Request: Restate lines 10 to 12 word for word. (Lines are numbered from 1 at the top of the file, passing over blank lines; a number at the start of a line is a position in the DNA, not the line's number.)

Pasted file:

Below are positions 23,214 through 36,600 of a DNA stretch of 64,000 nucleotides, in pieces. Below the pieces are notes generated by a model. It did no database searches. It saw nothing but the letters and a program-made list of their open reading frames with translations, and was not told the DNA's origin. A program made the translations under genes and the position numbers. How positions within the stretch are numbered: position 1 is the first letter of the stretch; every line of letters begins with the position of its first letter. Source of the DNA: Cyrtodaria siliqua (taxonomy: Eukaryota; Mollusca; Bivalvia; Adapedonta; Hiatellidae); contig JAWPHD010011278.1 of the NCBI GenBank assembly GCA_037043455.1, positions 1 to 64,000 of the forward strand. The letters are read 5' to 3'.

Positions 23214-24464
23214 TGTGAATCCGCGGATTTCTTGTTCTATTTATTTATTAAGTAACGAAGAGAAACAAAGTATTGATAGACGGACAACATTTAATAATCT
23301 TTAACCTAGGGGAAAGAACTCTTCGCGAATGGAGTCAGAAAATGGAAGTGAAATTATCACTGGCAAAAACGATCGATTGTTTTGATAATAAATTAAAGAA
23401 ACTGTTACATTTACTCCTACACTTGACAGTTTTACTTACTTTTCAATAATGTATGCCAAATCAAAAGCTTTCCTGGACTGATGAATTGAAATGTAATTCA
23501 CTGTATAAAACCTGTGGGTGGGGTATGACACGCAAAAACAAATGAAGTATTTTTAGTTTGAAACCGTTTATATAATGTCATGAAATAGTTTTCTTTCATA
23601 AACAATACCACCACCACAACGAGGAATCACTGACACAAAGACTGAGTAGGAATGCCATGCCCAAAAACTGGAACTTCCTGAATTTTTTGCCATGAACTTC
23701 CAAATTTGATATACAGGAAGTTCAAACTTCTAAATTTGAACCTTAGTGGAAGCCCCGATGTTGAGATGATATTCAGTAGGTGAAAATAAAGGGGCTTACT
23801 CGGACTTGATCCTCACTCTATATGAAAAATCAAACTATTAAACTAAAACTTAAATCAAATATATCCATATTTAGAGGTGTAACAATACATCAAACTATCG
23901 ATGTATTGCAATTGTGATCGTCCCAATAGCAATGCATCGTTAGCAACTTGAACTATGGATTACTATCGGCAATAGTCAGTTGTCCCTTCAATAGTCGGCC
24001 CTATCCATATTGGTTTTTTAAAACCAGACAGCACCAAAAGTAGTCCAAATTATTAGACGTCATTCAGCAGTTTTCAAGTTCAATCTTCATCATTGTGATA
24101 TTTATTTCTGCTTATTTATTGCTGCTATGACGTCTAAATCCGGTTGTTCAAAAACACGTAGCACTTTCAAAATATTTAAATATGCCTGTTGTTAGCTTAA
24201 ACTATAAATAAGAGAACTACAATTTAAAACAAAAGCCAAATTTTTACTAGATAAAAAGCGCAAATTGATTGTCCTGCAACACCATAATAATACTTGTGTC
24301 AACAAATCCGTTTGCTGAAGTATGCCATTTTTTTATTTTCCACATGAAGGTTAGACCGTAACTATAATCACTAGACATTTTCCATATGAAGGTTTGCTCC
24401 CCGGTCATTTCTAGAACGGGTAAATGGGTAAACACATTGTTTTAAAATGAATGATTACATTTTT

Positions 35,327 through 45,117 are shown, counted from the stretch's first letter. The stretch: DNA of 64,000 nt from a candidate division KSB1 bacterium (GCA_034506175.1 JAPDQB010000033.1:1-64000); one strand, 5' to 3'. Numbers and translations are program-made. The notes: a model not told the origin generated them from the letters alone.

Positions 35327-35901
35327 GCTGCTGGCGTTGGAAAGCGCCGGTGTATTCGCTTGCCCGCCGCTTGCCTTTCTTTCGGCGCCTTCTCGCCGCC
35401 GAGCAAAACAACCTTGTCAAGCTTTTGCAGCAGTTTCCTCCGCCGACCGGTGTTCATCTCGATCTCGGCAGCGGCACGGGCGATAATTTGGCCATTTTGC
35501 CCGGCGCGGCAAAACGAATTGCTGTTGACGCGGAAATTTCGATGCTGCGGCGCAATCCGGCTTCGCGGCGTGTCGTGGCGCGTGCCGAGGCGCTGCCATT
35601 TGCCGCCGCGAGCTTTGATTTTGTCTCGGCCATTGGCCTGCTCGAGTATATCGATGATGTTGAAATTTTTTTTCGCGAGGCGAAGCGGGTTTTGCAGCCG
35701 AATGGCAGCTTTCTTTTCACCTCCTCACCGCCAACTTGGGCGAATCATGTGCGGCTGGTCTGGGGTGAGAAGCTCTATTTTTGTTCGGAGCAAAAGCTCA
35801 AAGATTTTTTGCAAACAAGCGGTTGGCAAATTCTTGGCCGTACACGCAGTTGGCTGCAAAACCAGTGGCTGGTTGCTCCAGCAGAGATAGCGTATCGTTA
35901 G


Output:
23901 ATGTATTGCAATTGTGATCGTCCCAATAGCAATGCATCGTTAGCAACTTGAACTATGGATTACTATCGGCAATAGTCAGTTGTCCCTTCAATAGTCGGCC
24001 CTATCCATATTGGTTTTTTAAAACCAGACAGCACCAAAAGTAGTCCAAATTATTAGACGTCATTCAGCAGTTTTCAAGTTCAATCTTCATCATTGTGATA
24101 TTTATTTCTGCTTATTTATTGCTGCTATGACGTCTAAATCCGGTTGTTCAAAAACACGTAGCACTTTCAAAATATTTAAATATGCCTGTTGTTAGCTTAA